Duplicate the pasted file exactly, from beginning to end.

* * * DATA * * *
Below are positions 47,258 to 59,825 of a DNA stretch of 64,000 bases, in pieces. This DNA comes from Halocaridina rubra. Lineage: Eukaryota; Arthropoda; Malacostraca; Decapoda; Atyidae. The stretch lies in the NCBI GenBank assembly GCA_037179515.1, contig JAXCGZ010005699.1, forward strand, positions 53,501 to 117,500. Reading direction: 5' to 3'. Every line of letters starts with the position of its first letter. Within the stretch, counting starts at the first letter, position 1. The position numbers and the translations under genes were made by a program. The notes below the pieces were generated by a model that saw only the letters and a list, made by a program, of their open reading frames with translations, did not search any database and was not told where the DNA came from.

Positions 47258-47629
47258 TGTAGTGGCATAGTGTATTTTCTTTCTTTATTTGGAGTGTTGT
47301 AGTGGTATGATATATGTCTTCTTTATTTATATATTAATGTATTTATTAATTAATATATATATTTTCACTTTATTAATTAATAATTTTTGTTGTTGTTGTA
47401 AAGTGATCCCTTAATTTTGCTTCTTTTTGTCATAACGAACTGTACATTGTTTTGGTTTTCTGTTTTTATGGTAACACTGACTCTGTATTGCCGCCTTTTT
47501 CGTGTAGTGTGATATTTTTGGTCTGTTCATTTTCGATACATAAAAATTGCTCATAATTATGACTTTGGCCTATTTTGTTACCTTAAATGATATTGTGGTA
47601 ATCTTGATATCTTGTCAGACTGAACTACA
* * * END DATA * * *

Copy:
Below are positions 47,258 to 59,825 of a DNA stretch of 64,000 bases, in pieces. This DNA comes from Halocaridina rubra. Lineage: Eukaryota; Arthropoda; Malacostraca; Decapoda; Atyidae. The stretch lies in the NCBI GenBank assembly GCA_037179515.1, contig JAXCGZ010005699.1, forward strand, positions 53,501 to 117,500. Reading direction: 5' to 3'. Every line of letters starts with the position of its first letter. Within the stretch, counting starts at the first letter, position 1. The position numbers and the translations under genes were made by a program. The notes below the pieces were generated by a model that saw only the letters and a list, made by a program, of their open reading frames with translations, did not search any database and was not told where the DNA came from.

Positions 47258-47629
47258 TGTAGTGGCATAGTGTATTTTCTTTCTTTATTTGGAGTGTTGT
47301 AGTGGTATGATATATGTCTTCTTTATTTATATATTAATGTATTTATTAATTAATATATATATTTTCACTTTATTAATTAATAATTTTTGTTGTTGTTGTA
47401 AAGTGATCCCTTAATTTTGCTTCTTTTTGTCATAACGAACTGTACATTGTTTTGGTTTTCTGTTTTTATGGTAACACTGACTCTGTATTGCCGCCTTTTT
47501 CGTGTAGTGTGATATTTTTGGTCTGTTCATTTTCGATACATAAAAATTGCTCATAATTATGACTTTGGCCTATTTTGTTACCTTAAATGATATTGTGGTA
47601 ATCTTGATATCTTGTCAGACTGAACTACA